Sunday, February 16, 2014

IPv6 DoS attack using router flooding

This is one of the simplest DoS attacks I have ever seen. It is very easy to carry out and it's effects are devastating. It is a little different from normal DoS attacks in the sense that even when the attacker stops the attack the victim machines' resources will not free up! This makes it very lethal. The other point of difference is that it can be carried out only in a LAN environment.

Before we delve into the actual attack and its solutions we need to understand a little about ipv6 and its functioning.

Stateless autoconfiguration in IPv6 and Router advertisement packets

When a machine is statically assigned an ip address or it receives one via a dhcp server it is called as a stateful configuration. An ipv6 machine has the ability to generate a unique ipv6 address even if it is not able to communicate to a dhcpv6 server. This is known as stateless autoconfiguration.

It generates the ipv6 address using network blocks advertised in what is known as router advertisement packets (RA). The local router maintains a list of all network blocks which are supposed to be given by a dhcp server and which are supposed to be given as stateless address blocks.

So whenever a router sends a RA packet containing stateless address blocks a hosts accepts the packet and assigns an address to itself belonging to that network.

By default, all the modern OS listen to ipv6 Router advertisement packets without verifying and authenticating the router. Interestingly, OS like Windows (7 and 8) and FreeBSD do not have an upper limit to the number of such stateless network a machine can belong to. ( an ipv6 device can be a part of many ipv6 networks).

Moreover the whole process of listening and generating ipv6 address is somewhat CPU intensive.

These are the key ingredients of an ipv6 attack.

Suppose a malicious attacker rapidly starts sending bogus ipv6 router advertisements. Windows and FreeBSD at some point will get overwhelmed and will start using a lot of memory and CPU. Infact a tool designed to exploit this utility can bring down an entire network of ipv6 hosts within seconds.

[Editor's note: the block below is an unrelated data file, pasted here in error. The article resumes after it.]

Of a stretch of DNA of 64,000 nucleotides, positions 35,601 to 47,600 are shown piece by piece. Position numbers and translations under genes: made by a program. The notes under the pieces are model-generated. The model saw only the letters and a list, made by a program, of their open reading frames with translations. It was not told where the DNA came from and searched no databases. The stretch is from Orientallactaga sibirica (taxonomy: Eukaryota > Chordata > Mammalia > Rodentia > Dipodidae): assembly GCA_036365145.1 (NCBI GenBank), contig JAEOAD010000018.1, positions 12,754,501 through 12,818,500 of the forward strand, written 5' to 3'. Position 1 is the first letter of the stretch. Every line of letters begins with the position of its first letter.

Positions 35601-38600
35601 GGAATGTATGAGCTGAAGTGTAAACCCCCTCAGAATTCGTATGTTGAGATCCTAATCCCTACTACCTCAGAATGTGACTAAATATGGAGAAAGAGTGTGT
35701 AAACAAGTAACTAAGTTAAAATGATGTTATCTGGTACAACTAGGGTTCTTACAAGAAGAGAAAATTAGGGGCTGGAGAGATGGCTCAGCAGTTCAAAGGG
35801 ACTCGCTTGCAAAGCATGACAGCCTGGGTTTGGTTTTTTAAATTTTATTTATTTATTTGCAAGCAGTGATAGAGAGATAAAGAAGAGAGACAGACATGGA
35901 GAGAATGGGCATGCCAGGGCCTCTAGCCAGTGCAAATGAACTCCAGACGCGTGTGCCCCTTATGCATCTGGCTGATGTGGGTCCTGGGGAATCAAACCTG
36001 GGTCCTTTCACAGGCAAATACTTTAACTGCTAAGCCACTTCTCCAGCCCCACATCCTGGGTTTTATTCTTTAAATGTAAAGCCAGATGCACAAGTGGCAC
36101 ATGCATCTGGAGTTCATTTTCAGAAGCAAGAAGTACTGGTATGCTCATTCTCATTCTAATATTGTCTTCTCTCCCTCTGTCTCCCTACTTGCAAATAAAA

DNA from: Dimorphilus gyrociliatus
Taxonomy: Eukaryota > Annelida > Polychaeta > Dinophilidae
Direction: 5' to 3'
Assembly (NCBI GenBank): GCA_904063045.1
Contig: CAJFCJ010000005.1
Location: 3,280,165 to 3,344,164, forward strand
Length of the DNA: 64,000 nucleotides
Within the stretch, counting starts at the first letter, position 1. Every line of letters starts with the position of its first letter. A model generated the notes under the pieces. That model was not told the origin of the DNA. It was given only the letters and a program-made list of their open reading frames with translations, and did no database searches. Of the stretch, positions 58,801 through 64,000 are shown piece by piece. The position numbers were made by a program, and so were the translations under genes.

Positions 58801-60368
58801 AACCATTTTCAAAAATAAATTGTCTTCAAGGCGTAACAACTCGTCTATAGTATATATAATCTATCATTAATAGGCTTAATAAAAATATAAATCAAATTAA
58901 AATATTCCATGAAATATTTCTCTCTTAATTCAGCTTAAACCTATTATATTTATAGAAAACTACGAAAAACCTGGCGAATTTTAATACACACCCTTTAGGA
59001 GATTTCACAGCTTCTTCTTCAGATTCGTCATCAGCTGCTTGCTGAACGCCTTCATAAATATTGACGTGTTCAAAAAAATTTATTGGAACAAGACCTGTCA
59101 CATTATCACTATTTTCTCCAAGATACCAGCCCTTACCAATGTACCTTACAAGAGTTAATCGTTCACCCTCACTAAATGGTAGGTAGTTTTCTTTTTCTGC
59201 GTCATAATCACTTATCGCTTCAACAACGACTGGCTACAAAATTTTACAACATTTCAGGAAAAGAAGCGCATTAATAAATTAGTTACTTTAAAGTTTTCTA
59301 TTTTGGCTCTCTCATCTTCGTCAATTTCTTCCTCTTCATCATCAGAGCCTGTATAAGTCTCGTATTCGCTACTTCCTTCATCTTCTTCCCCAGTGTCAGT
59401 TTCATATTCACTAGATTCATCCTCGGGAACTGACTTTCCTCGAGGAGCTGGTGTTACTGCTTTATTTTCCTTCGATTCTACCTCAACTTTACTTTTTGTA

The ipv6 router flood attack

All you need is the script which can be found in Kali linux. Connect your machine to a LAN network and simply run this script. Right now, you cannot direct this attack to a particular host and it will bring down the entire network.

It is as easy as running:

flood_router6 [interface]

For demonstration I ran a Kali VM and connected my laptop with another. Both were running windows 7. I ran this command and within seconds the CPU spiked to 100% utilisation. Infact even after stopping the attack the machine remained unresponsive and I had to reboot the machine!

IPv6 addresses bound to the attacked machine

Wireshark capture of the attack.
CPU utilisation after half an hour of stopping the attack


There are many ways to stop this attack.

1) Disabling router discovery

System administrators can disable router discovery. The machine will discard any RA packets.

netsh int ipv6 set int "[int number]" routerdiscovery=disabled

To find your interface number run the command

netsh interface ipv6 show interface

Disabling router discovery

the netsh show interface command

2) RA Guard:

There are switches with RA guard feature. Turning it can mitigate this attack although the script has a few advanced options which can be used to defeat it. More about this in a later post.

3) Using firewall to block such packets. 


This attack is very lethal since it renders the machine totally unusable. Only rebooting solves the problem. Moreover many latest operating systems including Windows 7, 8 , Surface and Android are vulnerable! Since all the modern OS are ipv6 ready and listen for RA packets, this attack can create chaos in a network.

Important links:

1) How IPv6 works
2) IPv6 message formats
3) Kali linux
4) Router flood author
5) Router Guard